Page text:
How High Blood Sugar Affects Your Cholesterol Level

Insulin resistance is the driver

A diabetic testing his blood sugar.
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A high level of glucose (sugar) in the bloodstream is associated with a host of complications, including cholesterol abnormalities. The linking factor: insulin resistance—when cells no longer respond appropriately to the hormone insulin. As a result, a person may develop an abnormal cholesterol profile—low high-density lipoprotein (HDL, or "good cholesterol"), high low-density lipoprotein (LDL, or "bad cholesterol"), and high triglycerides.

These cholesterol abnormalities then increase a person's risk for heart disease and stroke. With this in mind, managing your pre-diabetes or diabetes is about more than just keeping your blood sugar in check. It's also about working to protect your cardiovascular health.

Insulin Resistance and Cholesterol Changes

After eating a meal, carbohydrates are broken down into glucose by your digestive system. This glucose is then absorbed through the wall of your intestines into your bloodstream.

Once there, insulin—a hormone, made by your pancreas, that is the primary regulator of carbohydrate metabolism—brings glucose into various cells, so they have the energy to function and do their jobs. Insulin also blocks the breakdown of fat into fatty acids (lipolysis) within your body.

Insulin resistance is when the cells become less responsive to this process. As a result, blood sugar eventually increases, which is why it's considered a precursor to pre-diabetes and type 2 diabetes.

Fats are also broken down within the body at an increased rate, and this ultimately leads to various cholesterol changes. Specifically, insulin resistance lowers HDL and raises triglycerides and LDL.

A low HDL level or a high LDL level paired with a high triglyceride level is linked to the buildup of plaque (fatty deposits) in the walls of arteries. This condition is called atherosclerosis and it increases your risk of developing a heart attack and stroke.

Metabolic Syndrome

Metabolic syndrome is not a specific disease or condition, even though its name suggests that. Rather, it's a collection of circumstances that increase a person's chances of developing type 2 diabetes and heart disease.

This phenomenon is often preceded by insulin resistance and can essentially be considered a possible "next stop" in terms of elevated risk to your cardiac health stemming from high glucose levels.

The National Cholesterol Education Program defines metabolic syndrome as having three or more of the following characteristics:

  • Abdominal obesity, defined as a waist size greater than 40 inches in men and 35 inches in women
  • Triglycerides greater than or equal to 150 milligrams per deciliter (mg/dL) or on medication for high triglycerides
  • HDL levels less than 40mg/dL in men or less than 50mg/dL in women or on medication for low HDL
  • Blood pressure greater than or equal to 130/85 millimeters of mercury (mmHg) or on medication for high blood pressure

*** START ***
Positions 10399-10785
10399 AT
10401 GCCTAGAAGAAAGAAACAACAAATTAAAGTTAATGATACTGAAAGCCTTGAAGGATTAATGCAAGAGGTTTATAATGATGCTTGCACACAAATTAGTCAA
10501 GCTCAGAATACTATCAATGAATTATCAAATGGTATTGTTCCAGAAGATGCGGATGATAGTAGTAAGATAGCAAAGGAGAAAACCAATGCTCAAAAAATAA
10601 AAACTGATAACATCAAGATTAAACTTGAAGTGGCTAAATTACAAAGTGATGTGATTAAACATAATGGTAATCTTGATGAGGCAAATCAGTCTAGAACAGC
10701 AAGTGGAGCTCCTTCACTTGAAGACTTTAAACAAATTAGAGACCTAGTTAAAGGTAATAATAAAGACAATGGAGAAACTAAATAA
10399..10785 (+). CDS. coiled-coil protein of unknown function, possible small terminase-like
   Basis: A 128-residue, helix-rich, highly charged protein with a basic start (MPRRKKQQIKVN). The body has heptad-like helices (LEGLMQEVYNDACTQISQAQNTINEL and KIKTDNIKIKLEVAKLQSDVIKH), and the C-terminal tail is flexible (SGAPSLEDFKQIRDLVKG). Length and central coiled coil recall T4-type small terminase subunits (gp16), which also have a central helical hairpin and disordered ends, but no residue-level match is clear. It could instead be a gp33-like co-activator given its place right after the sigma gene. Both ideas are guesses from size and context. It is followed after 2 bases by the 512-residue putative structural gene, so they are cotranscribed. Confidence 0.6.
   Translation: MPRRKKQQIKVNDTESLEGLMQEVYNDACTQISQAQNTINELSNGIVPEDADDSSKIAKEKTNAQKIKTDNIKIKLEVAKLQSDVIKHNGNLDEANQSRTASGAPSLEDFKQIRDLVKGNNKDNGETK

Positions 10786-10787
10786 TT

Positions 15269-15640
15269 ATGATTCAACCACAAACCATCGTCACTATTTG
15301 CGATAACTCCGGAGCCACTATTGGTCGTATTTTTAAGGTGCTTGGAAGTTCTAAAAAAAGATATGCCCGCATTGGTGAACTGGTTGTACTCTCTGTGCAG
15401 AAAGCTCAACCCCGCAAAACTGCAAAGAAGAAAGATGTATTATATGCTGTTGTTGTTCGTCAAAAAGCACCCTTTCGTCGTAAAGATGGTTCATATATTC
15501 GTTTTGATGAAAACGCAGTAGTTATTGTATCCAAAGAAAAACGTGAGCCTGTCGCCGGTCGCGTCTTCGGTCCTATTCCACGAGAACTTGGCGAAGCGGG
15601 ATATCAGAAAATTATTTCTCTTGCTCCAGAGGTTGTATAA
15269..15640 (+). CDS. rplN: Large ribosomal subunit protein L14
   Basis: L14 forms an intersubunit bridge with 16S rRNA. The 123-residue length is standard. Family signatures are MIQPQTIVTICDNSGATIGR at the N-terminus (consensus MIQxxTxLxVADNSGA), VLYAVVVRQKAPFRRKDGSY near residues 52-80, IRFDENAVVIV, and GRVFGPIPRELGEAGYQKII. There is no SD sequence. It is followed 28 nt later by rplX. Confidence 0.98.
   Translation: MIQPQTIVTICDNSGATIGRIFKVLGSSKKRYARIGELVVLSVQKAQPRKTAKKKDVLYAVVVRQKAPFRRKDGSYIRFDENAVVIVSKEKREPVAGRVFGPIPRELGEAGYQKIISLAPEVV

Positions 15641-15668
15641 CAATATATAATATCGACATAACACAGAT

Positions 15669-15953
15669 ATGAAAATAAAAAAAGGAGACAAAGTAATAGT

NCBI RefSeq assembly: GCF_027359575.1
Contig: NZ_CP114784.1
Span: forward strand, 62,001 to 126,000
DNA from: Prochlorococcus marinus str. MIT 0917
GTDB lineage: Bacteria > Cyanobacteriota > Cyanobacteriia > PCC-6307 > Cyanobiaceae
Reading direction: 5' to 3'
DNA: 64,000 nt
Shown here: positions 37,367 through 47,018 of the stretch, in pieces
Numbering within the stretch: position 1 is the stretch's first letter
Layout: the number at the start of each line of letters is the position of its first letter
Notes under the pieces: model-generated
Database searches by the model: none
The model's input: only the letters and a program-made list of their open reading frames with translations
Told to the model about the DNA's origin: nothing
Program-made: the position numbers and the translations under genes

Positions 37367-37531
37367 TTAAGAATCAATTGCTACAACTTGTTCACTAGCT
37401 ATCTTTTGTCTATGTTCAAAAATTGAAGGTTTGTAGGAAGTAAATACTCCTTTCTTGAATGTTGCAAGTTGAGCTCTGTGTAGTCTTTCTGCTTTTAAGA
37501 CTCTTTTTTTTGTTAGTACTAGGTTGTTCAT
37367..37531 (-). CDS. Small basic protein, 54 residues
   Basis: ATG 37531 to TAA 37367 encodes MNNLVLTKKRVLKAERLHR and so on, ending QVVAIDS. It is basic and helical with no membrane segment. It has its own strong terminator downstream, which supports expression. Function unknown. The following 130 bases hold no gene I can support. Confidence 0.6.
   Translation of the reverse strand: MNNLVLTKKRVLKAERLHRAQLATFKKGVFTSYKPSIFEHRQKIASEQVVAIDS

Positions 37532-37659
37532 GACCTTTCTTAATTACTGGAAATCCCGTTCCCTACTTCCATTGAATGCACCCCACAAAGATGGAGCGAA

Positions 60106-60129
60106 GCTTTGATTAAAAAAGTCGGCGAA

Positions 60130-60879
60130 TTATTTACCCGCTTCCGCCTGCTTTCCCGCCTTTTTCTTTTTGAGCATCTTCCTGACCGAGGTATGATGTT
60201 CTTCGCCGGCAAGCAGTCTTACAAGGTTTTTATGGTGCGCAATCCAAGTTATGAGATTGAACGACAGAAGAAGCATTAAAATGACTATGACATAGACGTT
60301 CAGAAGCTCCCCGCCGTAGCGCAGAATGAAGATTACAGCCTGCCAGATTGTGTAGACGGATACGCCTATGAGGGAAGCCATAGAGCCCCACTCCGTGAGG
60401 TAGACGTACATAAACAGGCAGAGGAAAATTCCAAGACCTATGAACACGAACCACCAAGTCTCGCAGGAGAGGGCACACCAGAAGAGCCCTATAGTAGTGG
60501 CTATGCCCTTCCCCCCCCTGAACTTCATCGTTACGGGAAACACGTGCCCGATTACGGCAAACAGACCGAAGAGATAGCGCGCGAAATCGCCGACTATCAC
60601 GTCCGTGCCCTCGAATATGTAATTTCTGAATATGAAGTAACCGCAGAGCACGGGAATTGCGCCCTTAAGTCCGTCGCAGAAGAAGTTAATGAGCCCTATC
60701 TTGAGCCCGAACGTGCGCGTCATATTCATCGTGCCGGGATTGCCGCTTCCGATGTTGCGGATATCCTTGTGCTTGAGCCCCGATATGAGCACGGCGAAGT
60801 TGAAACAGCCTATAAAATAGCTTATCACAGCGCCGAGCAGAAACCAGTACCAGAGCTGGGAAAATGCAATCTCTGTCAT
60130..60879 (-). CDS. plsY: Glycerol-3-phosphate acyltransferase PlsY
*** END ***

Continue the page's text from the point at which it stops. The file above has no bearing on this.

• Fasting blood glucose level greater than or equal to 100mg/dL or on medication for high blood glucose

In order to treat metabolic syndrome and, specifically, prevent the development of type 2 diabetes and/or heart disease, the following is necessary:

  • Lose weight: A 5% reduction in body weight is linked with improvement in cholesterol profile, glucose levels, and insulin resistance.
  • Exercise: Work out at a moderate intensity (e.g., brisk walking, dancing, or water aerobics) for at least 30 minutes daily.
  • Adhere to a healthy diet: The Mediterranean diet is commonly recommended and is rich in fruits, vegetables, nuts, whole grains, and olive oil.
  • Quit smoking
  • Reduce blood pressure: With lifestyle changes and medication (if needed), the goal is blood pressure that is less than 130/80.
  • Reduce cholesterol: With lifestyle changes and medication (if needed), the goal is an LDL that is less than 80 to 100mg/dL.
  • Improve blood sugar control: This is done through lifestyle changes and medication (definitely if you have diabetes; possibly if you have prediabetes)

There are currently no medications to treat high blood sugar from insulin resistance that are approved by the U.S. Food and Drug Administration (FDA). That said, research has found that taking metformin (a medication that lowers blood sugar) may prevent the onset of type 2 diabetes.

When to See Your Doctor

If you haven't gone in yet for your yearly health check-up, or if you are experiencing potential symptoms of high blood sugar (e.g., urinating a lot, feeling unusually thirsty, and/or having blurred vision), it's important to make an appointment with your internist or family physician.

Most people with high blood sugar and insulin resistance have no symptoms, which is why regular screening with your doctor is important.

Your doctor can perform blood tests, such as a fasting blood sugar test or a hemoglobin A1C test, to check for pre-diabetes and diabetes. He can also order a lipid panel to check your blood cholesterol levels, in addition to checking your blood pressure and weight.

Based on your doctor's assessment and laboratory results, together you can come up with a plan to ultimately reduce your risk of having a heart attack or stroke.

A Word From Verywell

The take-home message here is that insulin resistance increases your risk for both high glucose levels and abnormal cholesterol levels, which then increases your risk for heart disease. So, whether you have one or more features of metabolic syndrome, are simply worried about your well-being, or perhaps missed your annual physical, be sure to see your doctor. Easy and straightforward measurements and blood tests can help you get to the bottom of your health.

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